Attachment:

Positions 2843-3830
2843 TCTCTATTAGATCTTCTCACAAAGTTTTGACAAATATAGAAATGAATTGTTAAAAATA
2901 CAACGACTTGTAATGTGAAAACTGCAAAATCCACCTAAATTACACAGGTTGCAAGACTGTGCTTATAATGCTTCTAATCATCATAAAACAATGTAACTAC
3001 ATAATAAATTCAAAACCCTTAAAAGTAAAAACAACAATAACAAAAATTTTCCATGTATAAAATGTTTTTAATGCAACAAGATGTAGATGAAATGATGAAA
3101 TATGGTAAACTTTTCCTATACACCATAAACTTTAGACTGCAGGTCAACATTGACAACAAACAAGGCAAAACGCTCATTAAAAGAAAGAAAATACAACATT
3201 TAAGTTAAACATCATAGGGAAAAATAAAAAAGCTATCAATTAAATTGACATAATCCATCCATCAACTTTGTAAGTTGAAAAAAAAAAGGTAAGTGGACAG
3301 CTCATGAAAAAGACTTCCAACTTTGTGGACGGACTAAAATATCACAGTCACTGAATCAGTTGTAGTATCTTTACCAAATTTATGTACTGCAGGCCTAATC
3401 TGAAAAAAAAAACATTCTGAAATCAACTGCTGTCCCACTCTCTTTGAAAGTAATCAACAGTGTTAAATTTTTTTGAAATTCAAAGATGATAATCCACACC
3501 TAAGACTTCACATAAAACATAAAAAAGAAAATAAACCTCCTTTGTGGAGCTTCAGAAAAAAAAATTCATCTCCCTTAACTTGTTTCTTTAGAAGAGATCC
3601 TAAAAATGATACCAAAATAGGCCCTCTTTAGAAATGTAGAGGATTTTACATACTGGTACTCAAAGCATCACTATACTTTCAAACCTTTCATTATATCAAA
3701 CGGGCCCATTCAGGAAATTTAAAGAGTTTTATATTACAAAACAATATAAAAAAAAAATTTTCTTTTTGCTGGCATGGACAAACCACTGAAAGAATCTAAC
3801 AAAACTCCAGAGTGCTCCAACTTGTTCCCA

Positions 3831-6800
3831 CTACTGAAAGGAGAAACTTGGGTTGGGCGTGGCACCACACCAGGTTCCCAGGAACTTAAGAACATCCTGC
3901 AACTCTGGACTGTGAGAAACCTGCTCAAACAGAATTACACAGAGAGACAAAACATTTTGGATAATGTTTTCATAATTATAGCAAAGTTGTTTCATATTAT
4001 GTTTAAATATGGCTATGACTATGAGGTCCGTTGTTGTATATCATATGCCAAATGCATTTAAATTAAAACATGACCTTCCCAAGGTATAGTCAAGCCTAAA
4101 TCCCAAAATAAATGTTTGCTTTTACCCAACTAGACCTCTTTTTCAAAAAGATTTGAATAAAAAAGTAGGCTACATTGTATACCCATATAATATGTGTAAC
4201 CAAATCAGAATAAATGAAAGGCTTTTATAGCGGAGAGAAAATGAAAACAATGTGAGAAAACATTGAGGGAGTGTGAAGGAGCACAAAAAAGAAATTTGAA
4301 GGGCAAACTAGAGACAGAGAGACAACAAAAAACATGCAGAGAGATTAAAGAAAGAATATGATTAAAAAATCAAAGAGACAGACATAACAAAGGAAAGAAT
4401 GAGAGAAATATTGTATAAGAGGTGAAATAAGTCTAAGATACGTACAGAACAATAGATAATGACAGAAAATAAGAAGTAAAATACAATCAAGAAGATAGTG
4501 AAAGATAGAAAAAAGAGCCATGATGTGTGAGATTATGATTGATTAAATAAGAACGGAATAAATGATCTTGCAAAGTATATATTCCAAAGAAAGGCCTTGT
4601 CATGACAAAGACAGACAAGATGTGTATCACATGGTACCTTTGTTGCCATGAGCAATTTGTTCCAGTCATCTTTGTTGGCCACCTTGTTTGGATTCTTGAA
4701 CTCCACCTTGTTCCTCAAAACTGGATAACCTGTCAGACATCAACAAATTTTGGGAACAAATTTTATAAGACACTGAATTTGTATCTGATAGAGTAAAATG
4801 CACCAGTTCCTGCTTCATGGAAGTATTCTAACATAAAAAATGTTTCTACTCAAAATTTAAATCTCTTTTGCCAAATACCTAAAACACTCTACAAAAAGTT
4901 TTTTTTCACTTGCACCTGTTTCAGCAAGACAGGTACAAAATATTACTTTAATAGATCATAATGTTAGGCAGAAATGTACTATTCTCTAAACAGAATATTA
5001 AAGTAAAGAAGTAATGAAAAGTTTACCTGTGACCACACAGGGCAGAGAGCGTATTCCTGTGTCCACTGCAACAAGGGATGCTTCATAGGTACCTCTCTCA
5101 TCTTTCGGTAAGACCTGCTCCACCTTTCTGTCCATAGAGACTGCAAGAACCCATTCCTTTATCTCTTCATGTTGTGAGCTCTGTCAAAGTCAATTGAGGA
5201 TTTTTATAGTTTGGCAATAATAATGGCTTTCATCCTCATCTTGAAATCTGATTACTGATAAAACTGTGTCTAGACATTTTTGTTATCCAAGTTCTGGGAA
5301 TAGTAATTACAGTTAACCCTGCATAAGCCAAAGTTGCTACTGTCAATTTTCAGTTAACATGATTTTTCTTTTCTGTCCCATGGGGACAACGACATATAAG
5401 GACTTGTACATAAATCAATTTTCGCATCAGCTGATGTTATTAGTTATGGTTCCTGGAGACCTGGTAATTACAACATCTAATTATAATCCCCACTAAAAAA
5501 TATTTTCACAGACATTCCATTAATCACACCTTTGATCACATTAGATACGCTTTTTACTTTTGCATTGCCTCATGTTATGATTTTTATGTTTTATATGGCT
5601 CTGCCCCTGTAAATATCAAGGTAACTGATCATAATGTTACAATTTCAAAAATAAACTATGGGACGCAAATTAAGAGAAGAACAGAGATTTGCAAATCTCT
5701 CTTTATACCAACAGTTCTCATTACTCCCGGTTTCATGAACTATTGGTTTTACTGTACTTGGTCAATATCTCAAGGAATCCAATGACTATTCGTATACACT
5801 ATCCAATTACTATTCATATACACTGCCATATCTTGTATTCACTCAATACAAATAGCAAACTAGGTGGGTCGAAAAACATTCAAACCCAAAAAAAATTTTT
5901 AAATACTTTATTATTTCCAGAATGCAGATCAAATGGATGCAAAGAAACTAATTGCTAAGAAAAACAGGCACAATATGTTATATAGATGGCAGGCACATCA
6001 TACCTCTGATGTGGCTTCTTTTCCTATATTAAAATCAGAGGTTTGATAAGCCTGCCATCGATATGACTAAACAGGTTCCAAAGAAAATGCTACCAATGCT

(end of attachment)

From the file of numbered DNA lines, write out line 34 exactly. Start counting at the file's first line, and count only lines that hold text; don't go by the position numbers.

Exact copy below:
5801 ATCCAATTACTATTCATATACACTGCCATATCTTGTATTCACTCAATACAAATAGCAAACTAGGTGGGTCGAAAAACATTCAAACCCAAAAAAAATTTTT